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Roger Goodell To Remain Obscenely Wealthy

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It was announced yesterday that NFL commissioner Roger Goodell had agreed to a five-year contract extension with the owners. None of the contract details were shared, but ESPN’s Adam Schefter is reporting what everyone probably already assumed: Roger Goodell will make so much goddamn money.

Since the NFL is no longer tax-exempt, Goodell’s salary is not a matter of public record. The last time it was, back in 2015, he made $32 million in a year. According to Schefter, this new contract will bump him up to $40 million per year. There does seem to be one slight catch, though, as most of the money will be paid out in bonuses approved by the owners:

The base salary of the new contract is in the single-digit millions, a source had told Schefter. Roughly 85 percent of the total potential compensation package is from bonuses, which would be subject to ownership approval and validation.


It’s possible that the owners could deny Goodell most of his money due to poor job performance, but if they were willing to give him an extension this year despite everything that’s gone on during his tenure—declining ratings, the Los Angeles relocation disasters, his repeated failures to enforce the personal conduct policy in a coherent way, the concussion controversy, the replacement refs, Ballghazi, getting publicly clowned by Donald Trump—it’s hard to imagine them coming up with a convincing reason not to pay out the full contract in the future.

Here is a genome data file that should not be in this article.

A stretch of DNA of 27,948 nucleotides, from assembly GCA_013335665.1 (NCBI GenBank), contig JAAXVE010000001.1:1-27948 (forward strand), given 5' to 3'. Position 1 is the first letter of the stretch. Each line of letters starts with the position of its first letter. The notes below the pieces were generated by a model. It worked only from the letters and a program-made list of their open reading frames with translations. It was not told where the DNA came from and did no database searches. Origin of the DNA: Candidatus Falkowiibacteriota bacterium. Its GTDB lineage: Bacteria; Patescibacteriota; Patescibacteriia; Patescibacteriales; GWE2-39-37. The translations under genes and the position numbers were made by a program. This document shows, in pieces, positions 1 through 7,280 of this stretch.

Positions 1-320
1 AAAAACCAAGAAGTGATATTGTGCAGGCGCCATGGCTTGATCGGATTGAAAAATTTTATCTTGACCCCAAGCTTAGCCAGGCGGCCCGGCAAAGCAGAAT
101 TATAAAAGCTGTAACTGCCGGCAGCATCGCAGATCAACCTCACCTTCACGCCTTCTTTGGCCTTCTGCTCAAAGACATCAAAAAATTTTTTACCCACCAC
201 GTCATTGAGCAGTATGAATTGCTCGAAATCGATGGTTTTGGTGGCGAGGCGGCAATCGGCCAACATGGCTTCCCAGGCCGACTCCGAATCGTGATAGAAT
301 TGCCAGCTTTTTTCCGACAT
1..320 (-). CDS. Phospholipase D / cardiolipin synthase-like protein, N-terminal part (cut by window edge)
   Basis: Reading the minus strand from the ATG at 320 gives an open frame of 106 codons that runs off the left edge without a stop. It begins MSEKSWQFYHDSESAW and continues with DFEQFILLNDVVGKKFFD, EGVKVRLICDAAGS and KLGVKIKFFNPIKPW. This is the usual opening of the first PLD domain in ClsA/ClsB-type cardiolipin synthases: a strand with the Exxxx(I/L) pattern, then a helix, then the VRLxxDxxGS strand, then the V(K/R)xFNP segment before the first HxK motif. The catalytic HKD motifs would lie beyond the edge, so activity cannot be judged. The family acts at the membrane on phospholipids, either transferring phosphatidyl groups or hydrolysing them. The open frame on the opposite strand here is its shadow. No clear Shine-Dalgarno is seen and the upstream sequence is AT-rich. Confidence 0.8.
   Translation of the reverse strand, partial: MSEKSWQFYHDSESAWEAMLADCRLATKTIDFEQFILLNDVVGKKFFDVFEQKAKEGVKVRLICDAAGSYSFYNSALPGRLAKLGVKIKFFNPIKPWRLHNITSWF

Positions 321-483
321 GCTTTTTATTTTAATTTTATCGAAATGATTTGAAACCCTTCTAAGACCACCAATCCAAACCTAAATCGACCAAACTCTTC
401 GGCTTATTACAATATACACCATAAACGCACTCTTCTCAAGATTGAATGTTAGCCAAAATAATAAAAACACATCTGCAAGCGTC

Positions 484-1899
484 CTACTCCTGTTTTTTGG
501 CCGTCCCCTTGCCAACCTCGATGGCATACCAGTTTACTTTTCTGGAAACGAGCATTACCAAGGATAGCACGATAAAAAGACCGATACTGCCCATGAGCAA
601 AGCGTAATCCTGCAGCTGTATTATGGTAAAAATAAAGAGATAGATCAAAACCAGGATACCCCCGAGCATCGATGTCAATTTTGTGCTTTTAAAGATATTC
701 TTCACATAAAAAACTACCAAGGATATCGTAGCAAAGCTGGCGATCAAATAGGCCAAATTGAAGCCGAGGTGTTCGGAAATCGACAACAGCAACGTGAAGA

One thing to keep an eye on is how players react to news of Goodell’s extension. Maybe I’m reading too far into things, but it seems that the players have never been more dissatisfied with the state of Goodell’s NFL than they are right now. The anthem protests are an obvious sign, but so is Mike Mitchell ranting about fines in the context of CBA imbalance. This is a league without guaranteed contracts that has a commissioner making far more money than even the best players, and now seems like a less than ideal time for the NFL to remind players of that fact:

The current CBA doesn’t expire until after the 2020 season, meaning the players will have plenty of time to stew over this. But when the time comes, they can and should be pointing at the size of Goodell’s slice when asking for a bigger share of the pie.

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